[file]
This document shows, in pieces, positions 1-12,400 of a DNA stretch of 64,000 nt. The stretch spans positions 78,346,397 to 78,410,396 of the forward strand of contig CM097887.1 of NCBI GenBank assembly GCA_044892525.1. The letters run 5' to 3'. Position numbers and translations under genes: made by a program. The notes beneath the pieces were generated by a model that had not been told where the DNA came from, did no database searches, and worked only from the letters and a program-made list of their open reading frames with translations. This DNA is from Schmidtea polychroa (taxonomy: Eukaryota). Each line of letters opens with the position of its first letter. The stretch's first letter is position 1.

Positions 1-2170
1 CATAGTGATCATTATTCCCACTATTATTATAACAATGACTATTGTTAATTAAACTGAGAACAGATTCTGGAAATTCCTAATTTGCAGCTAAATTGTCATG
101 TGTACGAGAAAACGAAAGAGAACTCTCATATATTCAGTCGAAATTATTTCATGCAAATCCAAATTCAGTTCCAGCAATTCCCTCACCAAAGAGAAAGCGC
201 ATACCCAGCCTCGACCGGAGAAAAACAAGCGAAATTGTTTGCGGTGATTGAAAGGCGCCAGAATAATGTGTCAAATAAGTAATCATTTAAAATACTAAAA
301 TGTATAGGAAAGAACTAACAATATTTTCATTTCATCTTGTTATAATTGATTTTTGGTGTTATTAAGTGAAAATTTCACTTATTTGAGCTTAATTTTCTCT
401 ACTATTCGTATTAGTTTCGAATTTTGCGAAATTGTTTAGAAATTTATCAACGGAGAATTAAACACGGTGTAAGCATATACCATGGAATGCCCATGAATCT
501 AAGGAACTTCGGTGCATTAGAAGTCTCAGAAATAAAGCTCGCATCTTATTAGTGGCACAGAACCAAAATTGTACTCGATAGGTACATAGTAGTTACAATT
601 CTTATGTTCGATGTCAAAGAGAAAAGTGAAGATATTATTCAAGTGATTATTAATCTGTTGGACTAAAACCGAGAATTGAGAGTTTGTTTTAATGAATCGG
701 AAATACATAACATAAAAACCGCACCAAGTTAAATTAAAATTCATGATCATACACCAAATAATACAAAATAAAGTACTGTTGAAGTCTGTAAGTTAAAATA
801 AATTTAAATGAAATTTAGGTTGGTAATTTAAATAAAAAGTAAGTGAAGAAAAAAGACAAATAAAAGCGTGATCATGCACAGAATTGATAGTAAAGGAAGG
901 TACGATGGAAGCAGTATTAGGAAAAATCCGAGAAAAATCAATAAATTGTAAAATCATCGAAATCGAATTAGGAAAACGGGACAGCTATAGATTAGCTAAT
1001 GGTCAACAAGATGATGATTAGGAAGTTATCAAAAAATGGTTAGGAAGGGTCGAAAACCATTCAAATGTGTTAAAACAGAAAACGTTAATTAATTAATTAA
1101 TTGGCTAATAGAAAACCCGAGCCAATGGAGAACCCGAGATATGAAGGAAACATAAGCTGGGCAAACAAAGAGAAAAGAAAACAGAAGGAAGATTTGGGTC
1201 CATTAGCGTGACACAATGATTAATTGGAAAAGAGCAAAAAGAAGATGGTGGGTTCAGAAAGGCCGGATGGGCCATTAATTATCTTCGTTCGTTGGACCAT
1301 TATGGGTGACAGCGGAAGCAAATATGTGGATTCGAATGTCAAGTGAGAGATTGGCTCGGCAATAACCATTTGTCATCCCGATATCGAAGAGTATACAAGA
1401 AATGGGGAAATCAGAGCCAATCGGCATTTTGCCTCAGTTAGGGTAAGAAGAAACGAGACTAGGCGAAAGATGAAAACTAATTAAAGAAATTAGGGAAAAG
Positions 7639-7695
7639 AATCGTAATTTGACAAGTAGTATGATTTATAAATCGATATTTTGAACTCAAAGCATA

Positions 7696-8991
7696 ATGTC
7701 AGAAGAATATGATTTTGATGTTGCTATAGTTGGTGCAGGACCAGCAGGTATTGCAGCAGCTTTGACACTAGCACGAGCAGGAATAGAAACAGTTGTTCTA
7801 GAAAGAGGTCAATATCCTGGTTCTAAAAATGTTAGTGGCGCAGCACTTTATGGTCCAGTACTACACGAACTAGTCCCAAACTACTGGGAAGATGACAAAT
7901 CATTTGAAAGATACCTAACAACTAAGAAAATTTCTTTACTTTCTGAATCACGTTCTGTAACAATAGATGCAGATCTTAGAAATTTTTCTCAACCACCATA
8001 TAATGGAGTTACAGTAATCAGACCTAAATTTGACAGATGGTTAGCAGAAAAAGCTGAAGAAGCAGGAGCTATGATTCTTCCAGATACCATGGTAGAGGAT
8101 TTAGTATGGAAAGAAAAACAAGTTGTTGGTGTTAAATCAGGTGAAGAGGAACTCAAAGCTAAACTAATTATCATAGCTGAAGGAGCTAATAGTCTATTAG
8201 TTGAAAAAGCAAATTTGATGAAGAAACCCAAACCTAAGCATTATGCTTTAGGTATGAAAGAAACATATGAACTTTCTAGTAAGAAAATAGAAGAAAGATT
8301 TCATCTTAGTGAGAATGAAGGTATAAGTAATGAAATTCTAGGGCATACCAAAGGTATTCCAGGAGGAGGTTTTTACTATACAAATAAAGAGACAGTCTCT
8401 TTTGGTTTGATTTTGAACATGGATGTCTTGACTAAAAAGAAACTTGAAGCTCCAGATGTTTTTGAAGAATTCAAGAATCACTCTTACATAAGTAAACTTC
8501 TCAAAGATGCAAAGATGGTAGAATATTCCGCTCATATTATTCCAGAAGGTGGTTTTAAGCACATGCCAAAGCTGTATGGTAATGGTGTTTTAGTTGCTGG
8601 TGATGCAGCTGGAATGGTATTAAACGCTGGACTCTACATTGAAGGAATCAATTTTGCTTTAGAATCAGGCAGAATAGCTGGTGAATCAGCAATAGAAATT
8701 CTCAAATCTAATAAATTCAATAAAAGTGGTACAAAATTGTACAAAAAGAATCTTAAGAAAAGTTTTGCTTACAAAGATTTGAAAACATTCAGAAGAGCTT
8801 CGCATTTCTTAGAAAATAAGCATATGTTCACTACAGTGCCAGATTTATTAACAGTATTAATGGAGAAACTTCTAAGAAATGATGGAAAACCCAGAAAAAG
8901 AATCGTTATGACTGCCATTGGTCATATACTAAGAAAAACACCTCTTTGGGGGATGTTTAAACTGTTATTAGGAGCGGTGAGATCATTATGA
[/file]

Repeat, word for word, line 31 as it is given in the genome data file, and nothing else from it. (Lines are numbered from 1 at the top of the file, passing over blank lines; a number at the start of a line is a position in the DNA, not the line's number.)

8601 TGATGCAGCTGGAATGGTATTAAACGCTGGACTCTACATTGAAGGAATCAATTTTGCTTTAGAATCAGGCAGAATAGCTGGTGAATCAGCAATAGAAATT